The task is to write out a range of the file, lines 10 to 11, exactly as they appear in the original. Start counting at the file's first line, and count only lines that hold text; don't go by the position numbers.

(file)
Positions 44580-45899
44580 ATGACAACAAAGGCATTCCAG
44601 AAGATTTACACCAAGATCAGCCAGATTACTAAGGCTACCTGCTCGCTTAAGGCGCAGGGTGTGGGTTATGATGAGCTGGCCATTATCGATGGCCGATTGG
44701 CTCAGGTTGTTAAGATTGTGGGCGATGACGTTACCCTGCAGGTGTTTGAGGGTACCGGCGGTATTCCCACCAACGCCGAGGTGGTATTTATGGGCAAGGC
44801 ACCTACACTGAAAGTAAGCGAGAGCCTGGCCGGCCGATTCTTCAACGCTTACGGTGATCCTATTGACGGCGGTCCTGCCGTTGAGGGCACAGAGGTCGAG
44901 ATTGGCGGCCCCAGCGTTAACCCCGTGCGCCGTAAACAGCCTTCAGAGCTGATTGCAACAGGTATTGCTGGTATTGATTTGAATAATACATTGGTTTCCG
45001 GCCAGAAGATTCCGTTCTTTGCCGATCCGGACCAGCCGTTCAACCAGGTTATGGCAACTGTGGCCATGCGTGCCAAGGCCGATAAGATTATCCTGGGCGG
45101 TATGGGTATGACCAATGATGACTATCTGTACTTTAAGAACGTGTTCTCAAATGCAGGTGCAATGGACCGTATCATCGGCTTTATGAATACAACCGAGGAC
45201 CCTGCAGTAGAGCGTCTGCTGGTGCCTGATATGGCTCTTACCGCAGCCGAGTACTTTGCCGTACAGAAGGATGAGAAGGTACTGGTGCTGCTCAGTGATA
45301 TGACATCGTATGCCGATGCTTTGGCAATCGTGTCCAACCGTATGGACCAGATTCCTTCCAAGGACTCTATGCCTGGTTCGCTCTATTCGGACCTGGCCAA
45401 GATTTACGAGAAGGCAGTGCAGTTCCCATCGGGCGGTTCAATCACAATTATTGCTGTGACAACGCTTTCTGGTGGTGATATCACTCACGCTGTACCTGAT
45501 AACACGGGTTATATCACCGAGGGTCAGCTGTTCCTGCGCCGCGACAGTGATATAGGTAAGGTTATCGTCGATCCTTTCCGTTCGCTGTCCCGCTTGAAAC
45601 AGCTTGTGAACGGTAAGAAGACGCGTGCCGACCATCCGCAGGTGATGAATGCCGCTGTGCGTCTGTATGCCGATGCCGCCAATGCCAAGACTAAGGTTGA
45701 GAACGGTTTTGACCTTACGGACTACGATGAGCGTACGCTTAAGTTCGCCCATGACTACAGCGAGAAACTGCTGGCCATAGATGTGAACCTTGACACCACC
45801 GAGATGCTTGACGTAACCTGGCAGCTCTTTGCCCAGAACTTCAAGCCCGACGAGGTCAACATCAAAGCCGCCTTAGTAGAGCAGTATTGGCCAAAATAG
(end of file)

45301 TGACATCGTATGCCGATGCTTTGGCAATCGTGTCCAACCGTATGGACCAGATTCCTTCCAAGGACTCTATGCCTGGTTCGCTCTATTCGGACCTGGCCAA
45401 GATTTACGAGAAGGCAGTGCAGTTCCCATCGGGCGGTTCAATCACAATTATTGCTGTGACAACGCTTTCTGGTGGTGATATCACTCACGCTGTACCTGAT